Mr. Kelly lives with his wife, Pat Walsh, a nurse at Sloan Kettering who came from the village of Knocknagoshel, in County Kerry, Ireland. He has three sons; one a marine, one a lifeguard, and one a bartender. “All throwbacks,” their father said.

One gets the feeling that, if he could, Mr. Kelly would eat newsprint for breakfast. The son of a pressman for The Daily News, Mr. Kelly was born in Brooklyn and delivered the papers as a boy. His very first scoop came in 1980, and it was a big one.

Interested in the sectarian conflict raging in Northern Ireland then, he decamped to Belfast to try his hand as a freelance foreign correspondent. Soon afterward, a source close to the Irish Republican Army told him that a hunger strike was being planned within the walls of the detention center of Long Kesh.

Mr. Kelly’s report, headlined “Jailed N. Irish to Use Hunger” went out on the Catholic News Service wire, helping to break the story. This hunger strike and subsequent ones, during which Bobby Sands, Raymond McCreesh and others died, became some of the most enduring episodes of the Troubles.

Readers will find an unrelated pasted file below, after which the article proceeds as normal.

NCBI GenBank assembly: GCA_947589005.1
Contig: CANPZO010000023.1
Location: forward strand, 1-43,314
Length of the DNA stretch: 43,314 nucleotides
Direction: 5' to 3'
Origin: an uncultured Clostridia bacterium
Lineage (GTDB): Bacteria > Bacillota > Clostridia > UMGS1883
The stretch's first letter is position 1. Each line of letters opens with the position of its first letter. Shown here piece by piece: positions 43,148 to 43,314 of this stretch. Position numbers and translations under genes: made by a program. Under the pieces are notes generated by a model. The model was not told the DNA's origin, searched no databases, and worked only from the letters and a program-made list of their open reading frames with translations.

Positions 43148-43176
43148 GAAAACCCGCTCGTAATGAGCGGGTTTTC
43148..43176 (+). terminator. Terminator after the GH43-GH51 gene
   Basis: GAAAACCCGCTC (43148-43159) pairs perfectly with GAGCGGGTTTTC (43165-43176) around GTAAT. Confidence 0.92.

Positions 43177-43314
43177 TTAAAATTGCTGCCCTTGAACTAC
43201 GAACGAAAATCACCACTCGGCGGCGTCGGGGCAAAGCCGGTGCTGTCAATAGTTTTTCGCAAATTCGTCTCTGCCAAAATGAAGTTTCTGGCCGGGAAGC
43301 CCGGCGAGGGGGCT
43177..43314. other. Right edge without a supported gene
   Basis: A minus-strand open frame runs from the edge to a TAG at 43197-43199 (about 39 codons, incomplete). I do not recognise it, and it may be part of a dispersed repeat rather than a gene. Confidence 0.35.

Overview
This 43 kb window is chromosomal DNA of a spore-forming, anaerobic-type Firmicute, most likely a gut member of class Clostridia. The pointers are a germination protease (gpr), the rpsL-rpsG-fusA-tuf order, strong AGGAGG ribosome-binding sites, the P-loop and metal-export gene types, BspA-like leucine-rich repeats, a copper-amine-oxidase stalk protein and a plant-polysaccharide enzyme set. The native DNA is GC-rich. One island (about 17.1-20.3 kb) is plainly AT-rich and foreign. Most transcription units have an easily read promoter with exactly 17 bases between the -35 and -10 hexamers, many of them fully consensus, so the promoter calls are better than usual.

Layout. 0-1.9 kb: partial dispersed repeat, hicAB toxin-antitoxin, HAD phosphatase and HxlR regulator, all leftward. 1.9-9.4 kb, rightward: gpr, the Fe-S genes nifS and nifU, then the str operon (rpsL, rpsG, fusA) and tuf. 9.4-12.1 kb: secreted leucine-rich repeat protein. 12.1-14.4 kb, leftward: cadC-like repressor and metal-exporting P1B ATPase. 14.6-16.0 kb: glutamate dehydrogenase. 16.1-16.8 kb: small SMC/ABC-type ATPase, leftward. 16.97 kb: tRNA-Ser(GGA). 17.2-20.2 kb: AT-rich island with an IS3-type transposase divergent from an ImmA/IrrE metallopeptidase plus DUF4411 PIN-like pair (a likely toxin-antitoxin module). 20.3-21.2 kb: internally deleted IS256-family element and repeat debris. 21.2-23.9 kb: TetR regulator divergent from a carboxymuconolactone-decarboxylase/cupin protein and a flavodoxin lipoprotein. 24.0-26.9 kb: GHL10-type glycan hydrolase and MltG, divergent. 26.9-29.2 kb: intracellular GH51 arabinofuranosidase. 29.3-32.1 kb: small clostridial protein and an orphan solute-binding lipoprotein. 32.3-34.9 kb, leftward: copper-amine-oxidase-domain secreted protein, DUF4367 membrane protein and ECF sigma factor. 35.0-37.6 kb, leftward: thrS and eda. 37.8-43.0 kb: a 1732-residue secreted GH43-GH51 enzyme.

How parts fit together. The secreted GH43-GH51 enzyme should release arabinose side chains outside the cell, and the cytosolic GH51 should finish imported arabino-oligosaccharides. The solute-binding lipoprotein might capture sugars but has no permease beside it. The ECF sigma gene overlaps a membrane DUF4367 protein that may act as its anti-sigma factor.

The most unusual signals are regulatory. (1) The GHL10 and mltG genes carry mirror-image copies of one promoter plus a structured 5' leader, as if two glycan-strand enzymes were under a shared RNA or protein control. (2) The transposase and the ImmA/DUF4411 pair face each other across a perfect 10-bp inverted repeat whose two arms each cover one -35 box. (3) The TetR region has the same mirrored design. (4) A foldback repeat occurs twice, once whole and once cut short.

Mr. Kelly’s scoop earned him just $50, but it paid dividends 17 years later, in 1997, when he landed an interview with Pete Hamill, a champion of Irish America and the editor of The Daily News at the time. “Pete was going through all my clips and he said, ‘Wow, that’s a good scoop,’ and it helped me get the job,” said Mr. Kelly, still proud.

He displayed Irish loyalty for Mr. Hamill. One night, in 1997, a former Fleet Street editor named Wendy Henry (nickname: “the badger”) turned up at a News party, still smarting over some tabloid beef, and threw a drink in Mr. Hamill’s face. Seeing this, Mr. Kelly quickly whipped up an unholy concoction — “it was, like, crème de menthe, the cheapest whiskey, some Kahlúa and cream,” he said — to dump on Ms. Henry in retaliation. But a colleague grabbed him and warned that he would end up on Page Six, the Post’s gossip column.

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